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New: Yes Virginia, zero down loans do exist…

Posted on Sep 18, 2009

Question: Is it still possible to get a zero down payment home loan?
Answer: For the month of September, yes. (Now extended through the end of December).

I received a phone call on Monday – a request from a young couple wanting to walk through a few of the floorplans available at the Summit View plat in Bothell. As we walked through the homes I asked the common questions – making sure that they were aware of the $8,000 tax credit, and it’s looming expiration date. They were. I asked if they were aware of the special financing available on these brand new homes, including zero down payment and a 3.875% interest rate if they made an offer in September. They were. In fact, they were way ahead of me…

She is a grad student, an unpaid intern on her way to a stable and well-paying vocation. He is self-employed, has been for five years. They have two kids in elementary school, so getting into an award-winning school district was important to them. If they would have tried to buy three years ago there wouldn’t have been a problem. “Stated income” loans existed then – a now extinct type of loan that allowed those that were self-employed to pretty much state their income with little verification to secure a loan. These loans were necessary because most people that are self-employed write off a large portion of their income for tax purposes – which means that they might be able to afford quite a bit in reality, but on paper they don’t make much of anything. This put a lot of faith in the person stating their income – if they liked the home enough they might decide to overstate their income. Then the economy stumbles, right around the same time that their rate adjusts, and suddenly “stated income” loans have a high rate of failure. As a result, stated income loans go bye-bye.

So the young couple puts off their home search. But as the market tumbles, they continue to keep their eyes open. Eventually home sales start to rise, the government offers an $8,000 incentive to home buyers, and the young couple talks to a mortgage broker. The mortgage broker approves them for $325,000, but for a family of four used to living in a large home in Queen Anne, this doesn’t buy much.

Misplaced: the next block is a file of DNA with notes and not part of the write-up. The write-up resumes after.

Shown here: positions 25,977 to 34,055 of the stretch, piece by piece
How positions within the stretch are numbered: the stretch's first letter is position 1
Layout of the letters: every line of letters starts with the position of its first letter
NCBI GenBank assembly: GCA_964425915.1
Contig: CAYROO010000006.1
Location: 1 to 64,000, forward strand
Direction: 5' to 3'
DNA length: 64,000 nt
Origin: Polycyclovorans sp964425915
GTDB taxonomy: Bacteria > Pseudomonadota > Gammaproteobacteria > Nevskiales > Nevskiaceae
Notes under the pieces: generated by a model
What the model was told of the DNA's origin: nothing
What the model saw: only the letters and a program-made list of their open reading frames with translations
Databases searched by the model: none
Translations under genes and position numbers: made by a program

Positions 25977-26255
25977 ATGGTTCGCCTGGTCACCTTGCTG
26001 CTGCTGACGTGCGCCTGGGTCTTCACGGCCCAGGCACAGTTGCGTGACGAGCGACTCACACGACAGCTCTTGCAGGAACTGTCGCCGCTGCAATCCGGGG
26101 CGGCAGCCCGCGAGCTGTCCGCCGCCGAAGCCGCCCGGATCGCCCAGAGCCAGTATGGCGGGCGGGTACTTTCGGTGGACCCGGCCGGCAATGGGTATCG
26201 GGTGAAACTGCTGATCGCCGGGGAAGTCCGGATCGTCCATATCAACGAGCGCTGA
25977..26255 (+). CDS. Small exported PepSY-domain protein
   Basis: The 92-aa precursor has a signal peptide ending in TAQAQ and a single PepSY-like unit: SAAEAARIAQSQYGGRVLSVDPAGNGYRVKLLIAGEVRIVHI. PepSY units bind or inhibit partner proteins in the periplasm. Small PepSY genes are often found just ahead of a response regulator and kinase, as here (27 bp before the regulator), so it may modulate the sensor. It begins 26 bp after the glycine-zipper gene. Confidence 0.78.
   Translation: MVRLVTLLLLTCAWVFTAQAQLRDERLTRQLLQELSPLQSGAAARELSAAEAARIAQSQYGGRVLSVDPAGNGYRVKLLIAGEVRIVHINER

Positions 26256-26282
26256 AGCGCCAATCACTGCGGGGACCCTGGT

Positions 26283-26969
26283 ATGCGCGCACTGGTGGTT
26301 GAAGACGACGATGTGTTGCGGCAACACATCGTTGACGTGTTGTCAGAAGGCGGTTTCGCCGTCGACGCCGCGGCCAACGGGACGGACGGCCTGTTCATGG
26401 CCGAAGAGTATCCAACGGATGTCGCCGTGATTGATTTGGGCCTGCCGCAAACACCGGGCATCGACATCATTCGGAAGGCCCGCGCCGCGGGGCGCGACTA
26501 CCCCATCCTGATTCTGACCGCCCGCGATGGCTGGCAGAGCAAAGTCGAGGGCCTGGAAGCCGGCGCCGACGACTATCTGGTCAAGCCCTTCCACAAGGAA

Eventually they come across Summit View, a new home community in Bothell built by Calibre Homes. These homes are NOT in their price range, priced from $385,000 – $440,000 for floorplans from 1,750 – 3,013 square feet. But the builder is offering special financing through Cascade Bank: including an interest rate of 3.875%, zero down payment, and no mortgage insurance. They aren’t actuaries, but all of sudden they start to think that $300,000 through conventional means might be more like $400,000 with special financing. So we meet, I go over the numbers, and sure enough, for the same payment as a $325,000 home they can afford to buy a $400,000 house at Summit View. I’ll get to how these numbers work out, but let’s take a look how these two loans stack up side by side:


FHA loans are the most popular right now, because they require less down payment. As the comparison above illustrates, an FHA loan is going to cost over $400 more a month, and it’s going to take $17,360 more out of the buyer’s pocket. So here’s the real question: if you can buy a $400,000 home through Cascade Bank for $2,305.95/month – what can you buy with Conventional or FHA financing and get the same monthly payment?


In the end, this young couple had a feeling that the special financing being offered could mean the difference between a $325,000 home and a $400,000 home. Truth is, when you factor in the cash-out-of-pocket difference as well, the difference between a 5% down Conventional loan and the financing being offered at Cascade Bank, it’s a difference of $96,000 ($77,300 more buying power + $18,7000 more cash due to no down payment and lower closing costs). Not only do they get to buy a new $400,000 home at the same payment as a $325,000 home, but they get to keep over $18,000 of cash in their reserves.

So, if you’re wondering, there are zero down loans available. There are very few of them available, but through the month of September, you can find them at the homes at Summit View in Bothell. If you qualify for $300,000, or $325,000, or $350,000 – wouldn’t you want to keep more cash in your bank account and buy a bigger, newer home for the same payment?

Makes sense to me, and at least one other enterprising young couple…

UPDATE: Zero-Down financing has been extended through the month of December and also applies to the homes at Wandering Creek and Inglemoor Crest in Kenmore. Please contact us for more information.

* I am not a lender or mortgage banker or mortgage broker or any way licensed to help anyone find a loan. I merely have access to people and resources that can help me figure out a few things. The rate and payment information above is reliable, but not guaranteed, and assumes a good credit score and a sufficient debt/income ratio.

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